Last week EPEAT (the Electronic Product Environmental Assessment Tool) gave the green light for ultra-thin laptops from Apple, Lenovo, Samsung and Toshiba to be considered eco friendly noting that these manufacturers had met its strict admission criteria. Whilst said manufacturers will have cracked open a bottle of eco-friendly Champagne, though, Greenpeace are not so thrilled and claim the move will result in the creation of more e-waste in the near future.
Since Ultrabooks came to market in 2011 there have been many debates surrounding whether they should be included on EPEAT’s database, due to concerns surrounding the non-repairable nature of their designs. Non-removable batteries, hard to access components amongst other things up until last week had held back Ultrabooks from being included on the EPEAT list of approved products. Now that they are on that list Casey Harrell, IT analyst at Greenpeace, has hit out and pretty much slammed EPEAT’s decision in a statement to technology website IT Pro.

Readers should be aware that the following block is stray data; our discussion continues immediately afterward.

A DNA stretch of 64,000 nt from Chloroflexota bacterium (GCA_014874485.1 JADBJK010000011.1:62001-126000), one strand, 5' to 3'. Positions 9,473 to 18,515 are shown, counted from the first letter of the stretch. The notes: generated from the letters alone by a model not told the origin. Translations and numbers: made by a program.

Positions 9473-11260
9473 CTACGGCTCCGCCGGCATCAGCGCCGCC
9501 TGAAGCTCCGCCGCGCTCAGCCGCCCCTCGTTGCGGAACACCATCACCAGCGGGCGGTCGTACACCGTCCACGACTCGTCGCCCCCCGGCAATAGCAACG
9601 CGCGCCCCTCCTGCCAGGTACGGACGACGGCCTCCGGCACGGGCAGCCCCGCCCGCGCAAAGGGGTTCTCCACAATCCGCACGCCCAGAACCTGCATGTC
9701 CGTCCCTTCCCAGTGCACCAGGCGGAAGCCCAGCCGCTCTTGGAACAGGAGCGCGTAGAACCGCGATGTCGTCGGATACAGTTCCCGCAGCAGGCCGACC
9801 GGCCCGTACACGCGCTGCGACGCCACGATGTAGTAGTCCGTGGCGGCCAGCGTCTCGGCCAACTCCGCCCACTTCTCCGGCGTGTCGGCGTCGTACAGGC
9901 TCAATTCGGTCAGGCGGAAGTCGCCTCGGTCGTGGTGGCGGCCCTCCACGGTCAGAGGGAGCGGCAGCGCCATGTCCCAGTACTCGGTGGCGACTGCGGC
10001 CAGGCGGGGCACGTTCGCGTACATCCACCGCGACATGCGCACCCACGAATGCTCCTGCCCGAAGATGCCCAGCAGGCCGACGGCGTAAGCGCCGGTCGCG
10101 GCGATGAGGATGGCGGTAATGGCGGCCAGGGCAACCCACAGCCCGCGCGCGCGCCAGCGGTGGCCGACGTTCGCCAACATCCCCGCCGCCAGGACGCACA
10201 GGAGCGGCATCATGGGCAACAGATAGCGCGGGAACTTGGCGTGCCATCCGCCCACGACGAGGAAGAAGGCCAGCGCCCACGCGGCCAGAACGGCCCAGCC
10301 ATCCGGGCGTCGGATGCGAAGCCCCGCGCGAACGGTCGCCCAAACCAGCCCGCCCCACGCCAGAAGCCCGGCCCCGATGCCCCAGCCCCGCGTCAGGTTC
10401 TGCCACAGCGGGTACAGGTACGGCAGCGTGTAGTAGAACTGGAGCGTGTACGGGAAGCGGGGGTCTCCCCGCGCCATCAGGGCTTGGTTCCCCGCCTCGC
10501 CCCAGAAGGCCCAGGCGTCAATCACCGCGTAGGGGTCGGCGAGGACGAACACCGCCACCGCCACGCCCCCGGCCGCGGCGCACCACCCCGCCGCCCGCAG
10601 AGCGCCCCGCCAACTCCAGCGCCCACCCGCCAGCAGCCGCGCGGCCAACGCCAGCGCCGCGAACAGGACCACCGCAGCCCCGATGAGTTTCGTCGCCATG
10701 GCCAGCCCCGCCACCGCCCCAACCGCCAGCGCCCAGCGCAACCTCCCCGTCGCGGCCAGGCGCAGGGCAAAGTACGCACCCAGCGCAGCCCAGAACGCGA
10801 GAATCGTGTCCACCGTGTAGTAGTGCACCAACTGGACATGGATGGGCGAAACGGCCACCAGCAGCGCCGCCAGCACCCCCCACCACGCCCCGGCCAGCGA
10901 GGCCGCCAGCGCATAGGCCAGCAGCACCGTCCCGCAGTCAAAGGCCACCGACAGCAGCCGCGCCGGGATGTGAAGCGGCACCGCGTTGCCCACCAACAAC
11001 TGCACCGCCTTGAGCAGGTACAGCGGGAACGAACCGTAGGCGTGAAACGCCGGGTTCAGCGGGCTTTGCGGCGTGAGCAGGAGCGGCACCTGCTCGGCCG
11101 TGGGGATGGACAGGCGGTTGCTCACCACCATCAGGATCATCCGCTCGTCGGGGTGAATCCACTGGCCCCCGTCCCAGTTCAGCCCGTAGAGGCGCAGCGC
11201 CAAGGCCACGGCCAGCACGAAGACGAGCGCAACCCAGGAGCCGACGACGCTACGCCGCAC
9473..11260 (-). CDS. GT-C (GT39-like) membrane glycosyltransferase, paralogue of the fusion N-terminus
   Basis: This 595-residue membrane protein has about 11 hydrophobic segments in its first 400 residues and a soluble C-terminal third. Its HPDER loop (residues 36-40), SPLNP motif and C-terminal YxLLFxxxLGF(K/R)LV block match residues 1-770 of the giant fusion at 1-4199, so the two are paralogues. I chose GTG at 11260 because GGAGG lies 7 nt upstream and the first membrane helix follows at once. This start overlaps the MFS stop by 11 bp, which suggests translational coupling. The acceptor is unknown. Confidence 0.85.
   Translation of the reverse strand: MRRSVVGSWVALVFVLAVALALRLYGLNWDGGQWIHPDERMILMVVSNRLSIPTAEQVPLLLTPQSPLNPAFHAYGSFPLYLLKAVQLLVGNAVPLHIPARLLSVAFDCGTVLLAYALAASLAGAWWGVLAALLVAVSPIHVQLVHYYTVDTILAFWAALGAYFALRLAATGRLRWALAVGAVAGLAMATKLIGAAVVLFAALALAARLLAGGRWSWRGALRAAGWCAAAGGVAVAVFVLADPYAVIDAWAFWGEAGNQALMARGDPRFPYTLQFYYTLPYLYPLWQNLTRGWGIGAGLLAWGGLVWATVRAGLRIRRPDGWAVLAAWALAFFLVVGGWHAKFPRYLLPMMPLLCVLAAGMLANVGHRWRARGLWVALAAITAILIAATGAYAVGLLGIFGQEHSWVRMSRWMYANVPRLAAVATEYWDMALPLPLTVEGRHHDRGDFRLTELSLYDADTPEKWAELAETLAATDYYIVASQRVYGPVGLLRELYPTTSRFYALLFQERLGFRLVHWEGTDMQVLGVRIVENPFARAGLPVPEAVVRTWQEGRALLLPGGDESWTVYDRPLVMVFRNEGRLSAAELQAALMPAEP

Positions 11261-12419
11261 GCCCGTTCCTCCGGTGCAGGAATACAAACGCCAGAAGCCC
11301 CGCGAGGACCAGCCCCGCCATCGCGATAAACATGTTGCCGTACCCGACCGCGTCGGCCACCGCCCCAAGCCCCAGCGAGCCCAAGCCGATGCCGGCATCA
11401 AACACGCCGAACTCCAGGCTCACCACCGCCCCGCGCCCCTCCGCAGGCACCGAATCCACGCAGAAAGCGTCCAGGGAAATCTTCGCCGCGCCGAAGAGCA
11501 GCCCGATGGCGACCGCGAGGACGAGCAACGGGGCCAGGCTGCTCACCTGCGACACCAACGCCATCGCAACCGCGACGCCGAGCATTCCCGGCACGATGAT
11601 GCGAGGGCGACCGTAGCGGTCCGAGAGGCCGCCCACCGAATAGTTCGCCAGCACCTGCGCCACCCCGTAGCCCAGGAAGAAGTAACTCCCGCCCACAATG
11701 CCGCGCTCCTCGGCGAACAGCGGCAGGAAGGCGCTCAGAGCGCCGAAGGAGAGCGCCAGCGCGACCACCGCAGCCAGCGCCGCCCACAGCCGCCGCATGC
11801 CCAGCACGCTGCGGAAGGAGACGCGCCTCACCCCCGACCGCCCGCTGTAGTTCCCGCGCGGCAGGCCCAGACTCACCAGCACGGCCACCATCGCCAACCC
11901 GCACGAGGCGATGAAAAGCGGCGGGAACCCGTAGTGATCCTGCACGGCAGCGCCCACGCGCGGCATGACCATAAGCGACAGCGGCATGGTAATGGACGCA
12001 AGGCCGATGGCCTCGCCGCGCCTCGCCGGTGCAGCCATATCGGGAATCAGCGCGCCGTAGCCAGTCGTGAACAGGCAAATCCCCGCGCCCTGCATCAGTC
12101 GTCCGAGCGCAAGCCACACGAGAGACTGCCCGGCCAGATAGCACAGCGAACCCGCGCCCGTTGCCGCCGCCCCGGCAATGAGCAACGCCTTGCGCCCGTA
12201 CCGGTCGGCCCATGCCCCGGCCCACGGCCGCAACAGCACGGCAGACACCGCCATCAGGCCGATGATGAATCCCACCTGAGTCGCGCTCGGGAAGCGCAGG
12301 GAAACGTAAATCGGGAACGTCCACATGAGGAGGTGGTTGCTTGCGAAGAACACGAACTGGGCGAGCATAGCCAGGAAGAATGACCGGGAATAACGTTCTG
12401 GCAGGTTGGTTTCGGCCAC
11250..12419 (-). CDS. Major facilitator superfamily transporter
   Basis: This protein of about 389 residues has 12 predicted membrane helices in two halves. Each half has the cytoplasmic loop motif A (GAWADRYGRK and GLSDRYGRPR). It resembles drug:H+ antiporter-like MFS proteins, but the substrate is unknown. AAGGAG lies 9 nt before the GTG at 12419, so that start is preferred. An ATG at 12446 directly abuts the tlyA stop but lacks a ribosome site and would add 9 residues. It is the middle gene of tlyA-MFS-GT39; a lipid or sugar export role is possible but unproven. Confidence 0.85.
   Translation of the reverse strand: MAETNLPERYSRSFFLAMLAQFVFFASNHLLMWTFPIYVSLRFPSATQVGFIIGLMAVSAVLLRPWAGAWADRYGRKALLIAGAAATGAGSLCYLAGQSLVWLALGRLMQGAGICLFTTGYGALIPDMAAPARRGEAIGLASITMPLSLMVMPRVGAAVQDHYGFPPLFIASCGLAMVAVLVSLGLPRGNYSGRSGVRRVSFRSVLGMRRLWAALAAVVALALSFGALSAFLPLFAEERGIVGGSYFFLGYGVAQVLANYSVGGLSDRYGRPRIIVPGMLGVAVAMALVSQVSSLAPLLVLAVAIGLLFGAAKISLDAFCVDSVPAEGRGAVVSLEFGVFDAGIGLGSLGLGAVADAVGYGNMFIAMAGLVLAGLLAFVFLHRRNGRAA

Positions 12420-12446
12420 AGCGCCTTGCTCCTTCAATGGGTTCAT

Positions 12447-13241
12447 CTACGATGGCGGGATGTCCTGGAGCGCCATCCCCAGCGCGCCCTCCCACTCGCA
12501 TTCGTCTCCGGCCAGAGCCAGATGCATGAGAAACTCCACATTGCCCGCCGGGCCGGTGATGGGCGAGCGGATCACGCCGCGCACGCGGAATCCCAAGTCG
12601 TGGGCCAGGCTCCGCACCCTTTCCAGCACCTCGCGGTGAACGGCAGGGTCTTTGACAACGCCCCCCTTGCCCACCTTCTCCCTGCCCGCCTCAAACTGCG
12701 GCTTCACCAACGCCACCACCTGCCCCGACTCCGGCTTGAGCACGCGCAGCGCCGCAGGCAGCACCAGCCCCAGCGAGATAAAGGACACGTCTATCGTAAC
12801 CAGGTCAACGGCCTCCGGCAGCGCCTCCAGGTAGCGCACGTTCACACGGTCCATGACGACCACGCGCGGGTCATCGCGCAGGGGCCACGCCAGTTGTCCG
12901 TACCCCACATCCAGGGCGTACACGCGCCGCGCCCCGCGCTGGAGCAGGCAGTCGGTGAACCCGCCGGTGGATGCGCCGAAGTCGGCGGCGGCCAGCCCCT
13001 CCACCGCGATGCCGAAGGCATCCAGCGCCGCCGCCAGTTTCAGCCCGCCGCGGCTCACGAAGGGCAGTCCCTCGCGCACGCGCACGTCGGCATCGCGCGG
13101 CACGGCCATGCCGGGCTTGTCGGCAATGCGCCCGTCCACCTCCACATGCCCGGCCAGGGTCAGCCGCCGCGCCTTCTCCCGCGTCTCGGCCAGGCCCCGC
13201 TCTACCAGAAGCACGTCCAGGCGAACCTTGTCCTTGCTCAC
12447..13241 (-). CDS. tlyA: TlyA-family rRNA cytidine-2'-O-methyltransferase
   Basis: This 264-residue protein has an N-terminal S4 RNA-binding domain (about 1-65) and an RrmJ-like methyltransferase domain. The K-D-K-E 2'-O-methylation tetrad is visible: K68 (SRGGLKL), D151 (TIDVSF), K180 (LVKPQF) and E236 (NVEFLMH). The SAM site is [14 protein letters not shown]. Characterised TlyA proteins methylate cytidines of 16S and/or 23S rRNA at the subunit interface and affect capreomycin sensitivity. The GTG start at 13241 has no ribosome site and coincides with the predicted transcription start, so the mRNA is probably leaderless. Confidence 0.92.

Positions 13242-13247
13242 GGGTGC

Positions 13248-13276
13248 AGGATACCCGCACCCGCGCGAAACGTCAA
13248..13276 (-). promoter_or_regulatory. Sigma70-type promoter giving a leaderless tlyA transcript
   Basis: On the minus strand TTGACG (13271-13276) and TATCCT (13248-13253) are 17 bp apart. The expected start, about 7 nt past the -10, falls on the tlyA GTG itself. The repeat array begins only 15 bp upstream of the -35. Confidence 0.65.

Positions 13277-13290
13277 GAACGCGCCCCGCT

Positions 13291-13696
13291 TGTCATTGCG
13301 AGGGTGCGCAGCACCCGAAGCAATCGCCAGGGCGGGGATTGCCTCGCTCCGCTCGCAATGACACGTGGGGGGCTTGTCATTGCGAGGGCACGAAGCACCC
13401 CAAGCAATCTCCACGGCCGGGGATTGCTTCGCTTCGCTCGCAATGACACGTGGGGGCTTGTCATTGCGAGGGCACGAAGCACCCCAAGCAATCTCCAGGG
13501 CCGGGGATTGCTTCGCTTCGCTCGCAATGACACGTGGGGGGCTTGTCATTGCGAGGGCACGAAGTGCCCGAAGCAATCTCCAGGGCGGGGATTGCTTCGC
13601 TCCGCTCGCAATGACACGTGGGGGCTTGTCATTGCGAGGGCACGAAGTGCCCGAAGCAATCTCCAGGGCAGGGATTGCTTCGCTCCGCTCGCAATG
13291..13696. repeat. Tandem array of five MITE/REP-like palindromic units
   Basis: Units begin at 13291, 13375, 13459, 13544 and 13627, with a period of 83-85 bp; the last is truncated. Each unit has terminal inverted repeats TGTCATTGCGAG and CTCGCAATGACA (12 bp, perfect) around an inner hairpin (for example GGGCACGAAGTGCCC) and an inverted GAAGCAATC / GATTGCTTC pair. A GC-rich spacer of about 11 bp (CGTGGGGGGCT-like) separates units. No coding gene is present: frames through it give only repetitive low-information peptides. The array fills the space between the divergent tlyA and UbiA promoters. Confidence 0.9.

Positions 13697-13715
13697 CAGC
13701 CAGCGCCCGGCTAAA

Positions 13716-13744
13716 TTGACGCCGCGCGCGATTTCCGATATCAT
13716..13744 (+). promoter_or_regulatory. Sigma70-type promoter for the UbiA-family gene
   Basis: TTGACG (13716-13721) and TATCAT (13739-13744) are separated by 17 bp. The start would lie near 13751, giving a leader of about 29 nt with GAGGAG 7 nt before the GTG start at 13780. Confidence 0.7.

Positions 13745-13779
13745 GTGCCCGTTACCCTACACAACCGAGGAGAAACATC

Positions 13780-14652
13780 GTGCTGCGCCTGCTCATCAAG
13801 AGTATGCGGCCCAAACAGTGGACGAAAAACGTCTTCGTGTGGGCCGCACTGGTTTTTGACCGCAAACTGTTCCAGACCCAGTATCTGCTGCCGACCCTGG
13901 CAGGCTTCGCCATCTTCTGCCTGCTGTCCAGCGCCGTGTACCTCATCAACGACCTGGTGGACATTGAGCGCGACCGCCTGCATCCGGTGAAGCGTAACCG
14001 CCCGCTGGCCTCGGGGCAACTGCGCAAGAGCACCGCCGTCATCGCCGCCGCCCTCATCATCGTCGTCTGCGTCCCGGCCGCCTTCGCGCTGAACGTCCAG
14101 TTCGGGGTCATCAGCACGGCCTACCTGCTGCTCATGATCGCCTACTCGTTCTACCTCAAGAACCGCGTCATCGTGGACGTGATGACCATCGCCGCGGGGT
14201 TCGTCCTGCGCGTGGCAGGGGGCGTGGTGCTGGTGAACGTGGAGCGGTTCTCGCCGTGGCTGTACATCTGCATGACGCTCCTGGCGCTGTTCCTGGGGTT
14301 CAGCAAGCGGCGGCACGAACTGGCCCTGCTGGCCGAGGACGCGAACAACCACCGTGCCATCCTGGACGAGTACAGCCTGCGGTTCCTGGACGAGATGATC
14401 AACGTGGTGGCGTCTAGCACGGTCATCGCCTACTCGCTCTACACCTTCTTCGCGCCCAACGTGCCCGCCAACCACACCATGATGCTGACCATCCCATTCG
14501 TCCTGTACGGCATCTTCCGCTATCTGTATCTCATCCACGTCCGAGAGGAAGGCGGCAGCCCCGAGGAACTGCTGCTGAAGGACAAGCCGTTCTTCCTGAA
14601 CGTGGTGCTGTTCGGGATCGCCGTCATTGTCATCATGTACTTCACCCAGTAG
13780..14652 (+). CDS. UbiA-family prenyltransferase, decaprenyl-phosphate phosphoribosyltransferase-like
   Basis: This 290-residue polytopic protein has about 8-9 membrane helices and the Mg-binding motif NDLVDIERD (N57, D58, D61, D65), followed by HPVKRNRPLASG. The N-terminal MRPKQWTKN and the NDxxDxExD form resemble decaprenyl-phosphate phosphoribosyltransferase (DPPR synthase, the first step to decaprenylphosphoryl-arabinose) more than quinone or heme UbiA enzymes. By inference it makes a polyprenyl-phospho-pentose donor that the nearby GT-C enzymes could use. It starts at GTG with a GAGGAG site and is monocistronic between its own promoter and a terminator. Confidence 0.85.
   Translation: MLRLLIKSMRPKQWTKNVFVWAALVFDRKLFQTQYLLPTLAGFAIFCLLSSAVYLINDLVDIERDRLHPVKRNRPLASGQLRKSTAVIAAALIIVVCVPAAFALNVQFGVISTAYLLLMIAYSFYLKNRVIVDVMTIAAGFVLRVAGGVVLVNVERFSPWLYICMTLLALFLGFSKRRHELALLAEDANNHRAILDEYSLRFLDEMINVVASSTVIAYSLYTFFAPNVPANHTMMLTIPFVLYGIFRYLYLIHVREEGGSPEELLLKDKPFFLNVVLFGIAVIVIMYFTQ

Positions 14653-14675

“EPEAT has confused consumers and businesses who want to buy green electronics that can be repaired and will last a long time, and sets a dangerous trend for the burgeoning market of Ultrabooks”
“Consumers will not risk violating their product warranty to change a battery…and are sure to conclude that the entire process is too complicated and [will] instead buy a new product.”
On top of noting that EPEAT’s latest decision is likely to confuse consumers and businesses, Harrell took this opportunity to also slam PC vendors who design Ultrabooks, stating that:
“If companies can’t make products that can be easily fixed, they shouldn’t be sold.”
Apple pulled its products off the U.S. government-backed registration of environmentally friendly electronics in July of this year, including its 39 certified desktop computers, monitors and laptops, which included past versions of the MacBook Pro and MacBook Air. The reasoning behind Apple’s decision was due to the design of its current line of PC’s not fitting in with EPEAT’s design requirements. This is one major reason as to why Greenpeace is hitting out at EPEAT’s latest decision to include these machines in its registry.
Via: Wall Street Journal